Wolfram Research - the outfit behind Mathematica - have launched a new service that they call 'a computational knowledge engine'. WolframAlpha aims to 'collect and curate all objective data; implement every known model, method, and algorithm; and make it possible to compute whatever can be computed about anything'.
Golly! Quite a mission statement and every bit as ambitious as that of a certain Mountain View-based search engine, i.e. 'to organize the world's information and make it universally accessible and useful'.
According to their website: 'WolframAlpha is the first step in an ambitious, long-term project to make all systematic knowledge immediately computable by anyone. You enter your question or calculation, and WolframAlpha uses its built-in algorithms and growing collection of data to compute the answer.'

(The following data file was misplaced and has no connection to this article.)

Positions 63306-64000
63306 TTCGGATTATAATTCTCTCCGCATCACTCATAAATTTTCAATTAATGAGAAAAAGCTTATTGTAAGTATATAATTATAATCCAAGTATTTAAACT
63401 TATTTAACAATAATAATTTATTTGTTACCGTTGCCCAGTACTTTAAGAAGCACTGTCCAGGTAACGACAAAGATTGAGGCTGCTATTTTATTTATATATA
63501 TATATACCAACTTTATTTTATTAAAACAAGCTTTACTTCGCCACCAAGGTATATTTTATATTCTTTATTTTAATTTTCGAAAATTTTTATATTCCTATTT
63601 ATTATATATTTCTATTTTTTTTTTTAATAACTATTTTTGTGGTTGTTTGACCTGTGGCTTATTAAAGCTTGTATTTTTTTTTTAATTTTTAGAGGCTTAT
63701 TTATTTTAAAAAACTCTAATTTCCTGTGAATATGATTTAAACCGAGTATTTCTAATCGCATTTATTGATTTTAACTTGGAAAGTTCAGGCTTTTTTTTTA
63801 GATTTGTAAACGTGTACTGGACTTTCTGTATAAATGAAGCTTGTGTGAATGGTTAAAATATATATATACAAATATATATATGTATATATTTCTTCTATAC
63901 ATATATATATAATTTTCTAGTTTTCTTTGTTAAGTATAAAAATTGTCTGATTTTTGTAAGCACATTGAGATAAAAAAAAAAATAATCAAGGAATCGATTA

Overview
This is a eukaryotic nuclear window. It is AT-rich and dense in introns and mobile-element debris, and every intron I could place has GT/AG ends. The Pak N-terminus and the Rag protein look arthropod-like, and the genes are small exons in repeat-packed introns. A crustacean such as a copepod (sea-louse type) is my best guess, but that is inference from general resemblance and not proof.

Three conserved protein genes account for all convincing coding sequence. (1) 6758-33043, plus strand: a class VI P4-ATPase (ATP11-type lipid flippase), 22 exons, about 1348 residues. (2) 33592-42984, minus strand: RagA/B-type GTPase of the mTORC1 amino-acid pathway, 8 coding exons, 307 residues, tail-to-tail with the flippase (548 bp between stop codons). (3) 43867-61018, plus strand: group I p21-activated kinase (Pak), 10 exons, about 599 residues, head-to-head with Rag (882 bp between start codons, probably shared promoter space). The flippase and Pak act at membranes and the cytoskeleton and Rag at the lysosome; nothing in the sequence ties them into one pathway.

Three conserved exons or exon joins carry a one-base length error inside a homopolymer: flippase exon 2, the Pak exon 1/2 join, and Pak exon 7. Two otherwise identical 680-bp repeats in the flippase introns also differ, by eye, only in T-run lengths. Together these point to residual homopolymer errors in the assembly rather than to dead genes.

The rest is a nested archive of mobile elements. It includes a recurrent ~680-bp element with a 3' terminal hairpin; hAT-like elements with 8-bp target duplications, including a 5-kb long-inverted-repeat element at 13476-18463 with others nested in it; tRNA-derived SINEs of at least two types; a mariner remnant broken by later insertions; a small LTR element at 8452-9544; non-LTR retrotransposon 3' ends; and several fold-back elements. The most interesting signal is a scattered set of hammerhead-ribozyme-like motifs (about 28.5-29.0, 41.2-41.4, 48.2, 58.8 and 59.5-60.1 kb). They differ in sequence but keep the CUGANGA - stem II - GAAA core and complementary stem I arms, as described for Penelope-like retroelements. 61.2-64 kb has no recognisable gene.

So what has this got to do with a challenge to Google? Well the 'new kind of knowledge-based computing' that WolframAlpha uses could be the next step to a semantic web search engine that might - just might - topple Google's supremacy in search in the way that Google's own pagerank algorithm blew everything else out of the water in the late 1990's.
At the very least it looks like it will be of huge interest to the STM publishers out there - especially those in mathematics, physics and engineering...